Insiders from all quarters packed the $60K-plus collection plate room, among them Essex County Executive Joe DiVincenzo, Essex County Democratic Chairman Leroy Jones, state Sen. M. Teresa Ruiz (D-29), Assemblywoman L. Grace Spencer (D-29), A.J. Sabath, Assemblyman Tony Bucco, Jr. (R-25), Newark Councilwoman Mildred Crump, Irvington Mayor Tony Vauss, Bloomfield Mayor Mike Venezia, government affairs agent Al Komjathy, South Ward Democratic Chairman Pat Council, former Union City Mayor Rudy Garcia, Divincenzo chief Phil Alagia, and Amiri Baraka, Jr., chief of staff to Newark Mayor Ras Baraka.

American Ninja Warrior Kacy Cantanzaro of Belleville was in the room.

Daughter of Caputo’s friend, her presence appeared emblematic.

Caputo’s career has looked a little like the obstacle course Cantanzaro braved earlier this year in a show of athletic heroism that won over 9 million Youtube viewers.

The political survivor and the ninja warrior.
The political survivor and the ninja warrior.

Since first getting elected to the State Assembly in 1967 in the first iteration of his political career (he failed to secure re-election in 1971 and came back in 2007), Caputo has toiled for decades to maintain these relations, and survived.

He was essentially at a point three years ago where the organization all but told him it was over.

Redistricting chopped his hometown of Belleville out of the 28th and the unspoken suggestion was it was time for him to move on.

Maybe he would have – if they hadn’t nudged him.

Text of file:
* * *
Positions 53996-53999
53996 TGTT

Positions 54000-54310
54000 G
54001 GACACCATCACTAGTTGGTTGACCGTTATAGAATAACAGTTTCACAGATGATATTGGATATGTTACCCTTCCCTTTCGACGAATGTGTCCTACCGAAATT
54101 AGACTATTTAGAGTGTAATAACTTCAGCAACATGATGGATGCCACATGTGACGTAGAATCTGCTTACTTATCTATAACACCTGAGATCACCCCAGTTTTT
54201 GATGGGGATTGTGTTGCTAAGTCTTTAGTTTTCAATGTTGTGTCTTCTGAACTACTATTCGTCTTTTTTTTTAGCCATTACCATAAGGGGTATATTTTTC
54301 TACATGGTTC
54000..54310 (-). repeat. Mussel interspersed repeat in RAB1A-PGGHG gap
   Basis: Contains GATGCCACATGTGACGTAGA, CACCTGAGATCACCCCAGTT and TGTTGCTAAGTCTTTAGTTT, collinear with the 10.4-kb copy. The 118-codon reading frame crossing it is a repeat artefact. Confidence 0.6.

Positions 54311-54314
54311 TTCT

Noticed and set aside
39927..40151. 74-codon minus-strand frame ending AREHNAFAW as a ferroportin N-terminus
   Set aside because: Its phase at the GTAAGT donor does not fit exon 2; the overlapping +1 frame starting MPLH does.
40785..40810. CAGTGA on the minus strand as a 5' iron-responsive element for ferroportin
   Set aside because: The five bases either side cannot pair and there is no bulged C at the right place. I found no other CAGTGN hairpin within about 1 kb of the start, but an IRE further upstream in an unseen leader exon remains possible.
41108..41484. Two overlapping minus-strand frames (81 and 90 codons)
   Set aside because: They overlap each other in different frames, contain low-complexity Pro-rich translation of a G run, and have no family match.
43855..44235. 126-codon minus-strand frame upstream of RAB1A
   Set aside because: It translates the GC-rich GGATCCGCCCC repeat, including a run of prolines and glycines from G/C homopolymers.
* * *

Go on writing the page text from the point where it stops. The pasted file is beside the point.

“When they challenge you, that schoolyard boyhood fire comes out,” said a smiling Caputo, who moved to Nutley to hold onto his seat and dug in.

The closeness between him and Rice is evident.

Dale Florio, principal of Princeton Public Affairs and newly a resident of Hoboken, salutes Caputo.
Dale Florio, principal of Princeton Public Affairs and newly a resident of Hoboken, salutes Caputo.

Seven years ago they occupied opposing sides of an Essex County civil war, and some of the anger over the past flared up on the trail – hurt from the riots – but over the intervening years the men built a friendship based in part on mutual suffering and mutual sustainability.

They both backed Baraka in the mayoral election earlier this year, cutting out from most of the rest of the DiVincenzo-led County Democratic Party.

Caputo has a lifelong friendship with the senior Adubato, head of the Newark North Ward Organization, and the political inspiration for many in the Newark northern hemisphere, including DiVincenzo.

Caputo and Joe D have clashed beyond the realm of local politics, notably in the immediate aftermath of 2011 redistricting.

But after insisting on staying alive despite the executive’s resistance, the assemblyman, in attendance last year at the county executive’s re-election kickoff – saluted DiVincenzo from the crowd.

DiVincenzo caught his eye that morning in acknowledgement.

Caputo and Adubato.
Caputo and Adubato.

Last night he showed up in respectful support.

“We all have a long history here; we have lived through the urban experience,” said Caputo. “I moved from Newark to Belleville in 1973, but I never really left- it was one block up. I’m relaxed now. My thought is ‘we had our fun, we should be glad we’re here.’” Amid casino industry shakiness, political survivor Caputo endures